I do not have one encouraging word to share with those of you who want to keep your relationships with gay people and still follow the Church. My experience is that, no matter how you try, you cannot keep your relationships with your gay friends and follow your faith. They will not let you.

Even sadder, my experience is that they do not just end the friendship. They then go out and do everything they can to hurt you.

I can honestly say that I have not retaliated. I have never broken the confidences they shared with me. I have never attacked them. I have never tried to hurt them. And I never will.

In truth, I still love my friend who meant so much to me with all my heart. I pray for him daily. But we will never be friends again. He is part of my past.

And that, I think, is the way it should be.

The hard truth is that these relationships are encumbrances in the eternity work of following Christ. They make you careful. They force you to dip and dodge, shuck and jive, as you try to avoid offending them or doing something that will cost you their “friendship.”

If you’re up front with them. They’re going to attack you and dump you.

If you try to hide things and avoid confrontations, they’ll accuse you of lying to them, and then they’ll dump you and attack you.

I know one homosexual person who has been willing to accept me as an individual and at least be professional friends with me. When I told her I opposed gay marriage, she said, “I would never try to force you to violate your personal morality.”

I was so grateful to her I almost cried.

But she is unique in my experience. And, as I said, we have a professional friendship, not a deep personal friendship.

So. What advice do I, an abysmal failure at keeping my gay friends, have to share with you?

My first advice is to go ahead and be up front. I wish I had never dipped and dodged at all.

My second advice is to realize that you are going to have to choose. Choose Christ, or choose them. They will not let you have both.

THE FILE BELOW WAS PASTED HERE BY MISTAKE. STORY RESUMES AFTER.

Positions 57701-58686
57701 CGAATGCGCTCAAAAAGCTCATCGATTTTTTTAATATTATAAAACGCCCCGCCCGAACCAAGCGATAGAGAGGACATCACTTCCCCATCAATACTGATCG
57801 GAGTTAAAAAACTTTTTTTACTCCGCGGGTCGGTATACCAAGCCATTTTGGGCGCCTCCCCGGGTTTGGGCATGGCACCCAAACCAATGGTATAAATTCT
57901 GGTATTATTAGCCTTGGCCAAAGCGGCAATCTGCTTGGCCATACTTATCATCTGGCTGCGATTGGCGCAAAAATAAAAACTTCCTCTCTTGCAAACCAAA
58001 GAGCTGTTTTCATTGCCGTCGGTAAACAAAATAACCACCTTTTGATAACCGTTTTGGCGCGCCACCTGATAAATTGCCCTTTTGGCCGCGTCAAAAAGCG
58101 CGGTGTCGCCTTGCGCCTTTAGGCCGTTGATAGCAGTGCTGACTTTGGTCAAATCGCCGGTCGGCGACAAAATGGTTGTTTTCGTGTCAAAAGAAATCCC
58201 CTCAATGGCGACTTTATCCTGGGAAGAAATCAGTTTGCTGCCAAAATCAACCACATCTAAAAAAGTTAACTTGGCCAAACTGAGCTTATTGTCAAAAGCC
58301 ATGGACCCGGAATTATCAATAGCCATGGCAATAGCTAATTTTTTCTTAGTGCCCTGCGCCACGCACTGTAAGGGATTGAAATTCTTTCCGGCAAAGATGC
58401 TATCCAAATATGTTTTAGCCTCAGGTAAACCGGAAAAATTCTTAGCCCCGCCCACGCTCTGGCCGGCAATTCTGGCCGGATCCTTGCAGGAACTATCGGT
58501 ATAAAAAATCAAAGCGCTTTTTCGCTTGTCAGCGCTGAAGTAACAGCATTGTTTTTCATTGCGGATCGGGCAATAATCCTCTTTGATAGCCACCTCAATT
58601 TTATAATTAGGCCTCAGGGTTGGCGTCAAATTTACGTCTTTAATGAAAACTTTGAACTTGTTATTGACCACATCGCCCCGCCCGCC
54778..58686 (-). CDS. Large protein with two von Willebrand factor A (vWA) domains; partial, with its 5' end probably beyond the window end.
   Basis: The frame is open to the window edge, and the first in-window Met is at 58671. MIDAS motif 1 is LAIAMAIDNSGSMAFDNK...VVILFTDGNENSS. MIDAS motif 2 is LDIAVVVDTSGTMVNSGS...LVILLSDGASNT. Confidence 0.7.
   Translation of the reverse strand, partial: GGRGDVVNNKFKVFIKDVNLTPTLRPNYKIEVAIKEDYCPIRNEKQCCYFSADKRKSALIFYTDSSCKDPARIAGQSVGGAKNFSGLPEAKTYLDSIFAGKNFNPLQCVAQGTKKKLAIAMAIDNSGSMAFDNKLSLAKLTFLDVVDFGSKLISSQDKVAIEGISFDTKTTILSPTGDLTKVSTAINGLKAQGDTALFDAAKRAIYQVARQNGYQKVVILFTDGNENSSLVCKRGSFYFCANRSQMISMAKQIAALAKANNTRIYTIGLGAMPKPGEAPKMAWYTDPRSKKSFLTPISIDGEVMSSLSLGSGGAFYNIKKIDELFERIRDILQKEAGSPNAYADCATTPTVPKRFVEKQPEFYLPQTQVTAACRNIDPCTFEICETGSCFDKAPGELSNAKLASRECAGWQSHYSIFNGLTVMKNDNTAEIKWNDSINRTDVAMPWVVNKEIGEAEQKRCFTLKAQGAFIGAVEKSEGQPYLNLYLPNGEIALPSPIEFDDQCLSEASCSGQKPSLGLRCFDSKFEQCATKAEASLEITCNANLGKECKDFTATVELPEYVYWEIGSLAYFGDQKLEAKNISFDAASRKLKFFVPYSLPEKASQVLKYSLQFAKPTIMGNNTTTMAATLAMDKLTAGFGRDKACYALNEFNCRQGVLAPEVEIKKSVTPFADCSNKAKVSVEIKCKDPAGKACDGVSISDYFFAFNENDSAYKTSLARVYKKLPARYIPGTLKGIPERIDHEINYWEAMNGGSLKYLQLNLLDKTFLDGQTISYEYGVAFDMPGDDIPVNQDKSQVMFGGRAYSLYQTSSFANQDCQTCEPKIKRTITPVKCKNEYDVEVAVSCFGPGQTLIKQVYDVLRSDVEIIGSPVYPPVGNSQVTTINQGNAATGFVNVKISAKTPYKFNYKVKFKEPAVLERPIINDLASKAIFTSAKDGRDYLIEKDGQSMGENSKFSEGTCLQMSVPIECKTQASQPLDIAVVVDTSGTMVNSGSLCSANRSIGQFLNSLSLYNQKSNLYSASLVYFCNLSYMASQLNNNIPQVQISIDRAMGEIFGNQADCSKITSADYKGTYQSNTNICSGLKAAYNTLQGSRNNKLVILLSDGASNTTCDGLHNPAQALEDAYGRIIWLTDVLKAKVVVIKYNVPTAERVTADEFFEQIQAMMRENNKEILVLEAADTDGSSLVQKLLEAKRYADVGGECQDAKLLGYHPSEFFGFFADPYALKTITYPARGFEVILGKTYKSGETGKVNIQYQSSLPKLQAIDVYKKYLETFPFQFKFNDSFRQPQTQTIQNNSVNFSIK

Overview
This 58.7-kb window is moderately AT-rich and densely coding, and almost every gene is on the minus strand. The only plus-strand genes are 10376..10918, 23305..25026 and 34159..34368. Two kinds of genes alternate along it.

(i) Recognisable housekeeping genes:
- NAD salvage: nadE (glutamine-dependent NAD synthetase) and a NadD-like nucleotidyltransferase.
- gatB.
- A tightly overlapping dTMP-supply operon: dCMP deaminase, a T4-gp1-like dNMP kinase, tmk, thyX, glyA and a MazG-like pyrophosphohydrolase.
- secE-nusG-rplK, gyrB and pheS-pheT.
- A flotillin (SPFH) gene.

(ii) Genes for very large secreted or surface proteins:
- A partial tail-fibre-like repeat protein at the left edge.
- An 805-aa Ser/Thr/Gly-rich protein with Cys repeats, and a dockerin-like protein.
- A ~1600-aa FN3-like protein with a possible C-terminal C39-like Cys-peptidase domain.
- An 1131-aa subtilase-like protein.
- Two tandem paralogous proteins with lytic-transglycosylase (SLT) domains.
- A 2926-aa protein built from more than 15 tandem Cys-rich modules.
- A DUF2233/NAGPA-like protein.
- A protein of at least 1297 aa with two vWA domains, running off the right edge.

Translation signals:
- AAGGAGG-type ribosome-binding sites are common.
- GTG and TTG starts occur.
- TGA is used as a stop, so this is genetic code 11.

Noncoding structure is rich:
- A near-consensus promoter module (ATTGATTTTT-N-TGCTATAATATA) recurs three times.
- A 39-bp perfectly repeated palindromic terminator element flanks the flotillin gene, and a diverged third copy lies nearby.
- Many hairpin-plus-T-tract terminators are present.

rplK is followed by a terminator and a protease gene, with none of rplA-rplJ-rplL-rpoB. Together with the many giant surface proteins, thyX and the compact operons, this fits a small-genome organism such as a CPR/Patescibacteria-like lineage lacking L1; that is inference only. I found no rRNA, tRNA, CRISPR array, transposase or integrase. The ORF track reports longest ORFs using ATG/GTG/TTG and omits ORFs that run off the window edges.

My third advice is don’t get too close to your friends on the other side of the culture wars. I know this is harsh, scalding and terrible advice. But if you confide in someone in today’s world, the culture wars may very well turn and turn and then that someone will be your hate-filled, spiteful enemy on a vengeance trek to destroy you. Every tender thing you ever told them could end up coming back at you as a bullet, aimed at trying to publicly humiliate, degrade and destroy you.

It is sad, it is terrible, to say that. But it is true.

We are going to have to choose. Their demands are the winnowing fork John the Baptist prophesied.

Christ, or them? You choose.

I choose Christ. I may dither and try to keep from offending people in order to hang onto them as friends. But if they force me to it, I will choose Christ.

And every single time I choose Christ, I cut another cord that has kept me in touch with that other life, that life before my conversion. Every single time I choose Christ, I suffer the loss of the person I am not choosing. A few of them, like my friend, are wounds that feel like amputations. Even after the emotional blood has stopped running, I feel the loss.

There is no salve for this. It is a real and painful sacrifice for following Christ. It is our own Gethsemane.

The rewards are eternal and temporal, both at once. Christ has promised us rewards in heaven, but that is not what motivates me. My motivation is simply that I love Jesus. He saved me from eternal death and He forgave my unforgivable sins. He loved me from death to life and He continues to love and guide me each step of my way to Him.